The Virtual Bully and the Victim

In their article “Virtual Warfare: Cyberbullying and Cyber-Victimization in MMOG Play”, Mary Elizabeth Ballard and Kelly Marie Welch (2015) study cyberbullying and cyber-victimization in Massively multiplayer online games (MMOG) with an online survey. The survey was emailed to students from a liberal arts university, and posted on Facebook and on gaming forums on Reddit.

They note that the term bullying in the traditional context usually requires three things to be identifiable as such: repetition over time, an intention of causing harm, and the existence of a power differential between the victim and the perpetrator. Cyberbullying, on the other hand, is harder to define, as studies have shown that it is sometimes a) hard to define intent, b) not repetitive due to a larger audience, and the fact that negative messages can be viewed repetitively by the victim, and c) hard to define power imbalance, as it can take on a different form (game rank, tech savviness), and e.g. game rank can be taken away by reporting the perpetrator.

Cyber-victimization was hypothesized to occur more often for non-male, and non-heterosexual individuals with expectations that females would experience more victimization regarding sexual behavior (gender and sexual orientation were taken into account due to such hypotheses), and that males would report higher rates of cyberbullying than females. It was also hypothesized that cyberbullying and cyber-victimization would be common in MMOGs, and correlate strongly with each other.

The online survey reported that the mean age of the repliers was 21 (age range was 18-52), all replies were from the United States, and over half of the repliers reported being cyberbullied in the past 2-3 months prior to taking the survey. The percentages for being the perpetrator dropped drastically from 22% in “once or twice in 2-3 months” to 6% in “2-3 times a month”, and 2% in “once a week”; whereas the numbers for being the victim went down a little more steadily from 25% in “once or twice in 2-3 months” to 11% in “2-3 times a month”, and 9% in “once a week”. The most common forms were name calling (52%), use of profanities (50%), and sexual name calling (48%).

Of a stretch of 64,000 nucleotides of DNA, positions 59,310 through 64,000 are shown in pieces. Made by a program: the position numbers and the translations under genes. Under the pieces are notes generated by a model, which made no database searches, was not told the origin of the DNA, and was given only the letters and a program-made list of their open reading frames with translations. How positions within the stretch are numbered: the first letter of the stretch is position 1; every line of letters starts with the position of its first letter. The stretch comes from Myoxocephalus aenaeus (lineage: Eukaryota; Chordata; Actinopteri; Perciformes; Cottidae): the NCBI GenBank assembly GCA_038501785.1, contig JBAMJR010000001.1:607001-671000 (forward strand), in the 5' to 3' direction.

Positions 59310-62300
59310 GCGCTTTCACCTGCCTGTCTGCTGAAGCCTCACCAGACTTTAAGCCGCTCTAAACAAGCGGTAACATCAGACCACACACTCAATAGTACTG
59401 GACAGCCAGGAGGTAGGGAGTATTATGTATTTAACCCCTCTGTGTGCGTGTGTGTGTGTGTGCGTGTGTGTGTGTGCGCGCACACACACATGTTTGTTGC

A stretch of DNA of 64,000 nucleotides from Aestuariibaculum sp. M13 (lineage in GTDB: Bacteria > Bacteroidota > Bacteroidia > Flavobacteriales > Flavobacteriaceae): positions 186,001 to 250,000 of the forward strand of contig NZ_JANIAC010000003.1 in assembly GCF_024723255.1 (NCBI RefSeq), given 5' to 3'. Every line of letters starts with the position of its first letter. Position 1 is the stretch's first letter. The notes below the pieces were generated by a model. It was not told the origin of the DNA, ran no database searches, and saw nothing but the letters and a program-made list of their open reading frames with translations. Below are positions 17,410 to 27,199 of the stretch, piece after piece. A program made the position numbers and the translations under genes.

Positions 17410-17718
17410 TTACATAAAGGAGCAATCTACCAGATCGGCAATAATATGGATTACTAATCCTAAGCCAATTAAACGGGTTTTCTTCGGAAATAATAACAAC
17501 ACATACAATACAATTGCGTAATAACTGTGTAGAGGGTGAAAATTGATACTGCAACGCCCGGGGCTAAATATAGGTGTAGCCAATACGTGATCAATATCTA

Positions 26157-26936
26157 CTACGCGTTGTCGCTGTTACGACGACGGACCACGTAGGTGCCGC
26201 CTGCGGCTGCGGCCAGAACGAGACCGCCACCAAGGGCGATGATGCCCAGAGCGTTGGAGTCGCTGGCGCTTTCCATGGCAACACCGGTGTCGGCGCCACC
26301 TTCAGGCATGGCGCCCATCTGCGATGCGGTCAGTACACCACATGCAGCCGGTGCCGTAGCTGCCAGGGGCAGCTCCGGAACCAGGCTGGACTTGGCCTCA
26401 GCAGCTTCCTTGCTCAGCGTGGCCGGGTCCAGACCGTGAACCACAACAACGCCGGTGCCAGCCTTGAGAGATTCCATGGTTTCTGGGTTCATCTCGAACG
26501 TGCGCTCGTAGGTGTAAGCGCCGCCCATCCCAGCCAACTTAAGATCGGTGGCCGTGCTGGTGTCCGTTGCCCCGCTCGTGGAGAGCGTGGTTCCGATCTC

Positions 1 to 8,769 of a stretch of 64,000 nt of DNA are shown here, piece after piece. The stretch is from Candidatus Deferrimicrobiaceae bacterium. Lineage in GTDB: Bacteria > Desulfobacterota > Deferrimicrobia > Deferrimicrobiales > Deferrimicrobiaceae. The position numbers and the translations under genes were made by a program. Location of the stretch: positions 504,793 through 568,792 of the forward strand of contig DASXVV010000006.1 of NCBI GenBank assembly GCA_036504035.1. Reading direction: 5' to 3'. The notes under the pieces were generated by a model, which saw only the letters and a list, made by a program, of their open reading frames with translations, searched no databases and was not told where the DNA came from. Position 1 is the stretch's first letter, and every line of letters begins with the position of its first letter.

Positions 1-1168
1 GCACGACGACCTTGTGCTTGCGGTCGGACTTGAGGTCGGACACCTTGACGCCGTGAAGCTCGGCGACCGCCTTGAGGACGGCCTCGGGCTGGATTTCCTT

Game rank was the most cited reason for both victims and perpetrators, so power differential plays a major role in cyberbullying and cyber-victimization in MMOG’s. Anonymity played a big role as well, with approximately half of all bullying being done anonymously according to the survey. It was also noted that a large number of repliers only reported bullying or victimization once – this means that repetition is not always necessary. The survey also revealed that females engaged more in cross-sex bullying, and males more in same-sex bullying. It was also shown that females did not report higher overall rates of cyber-victimization than males, but they reported e.g. much higher rates of sexual harassment than males. Similarly, LGBT participants reported similar rates of victimization overall, but at the same time reported much higher rates of excessive sexual pursuit than heterosexuals.

Many scholars believe that the traditional definition of bullying does not hold up in online contexts. Hence, future research on cyberbullying and cyber-victimization should focus more specifically on the three aspects that define traditional bullying: repetition, intent, and power.


Original article: Virtual Warfare: Cyberbullying and Cyber-Victimization in MMOG Play

Original article accessible from:

Authors: Mary Elizabeth Ballard and Kelly Marie Welch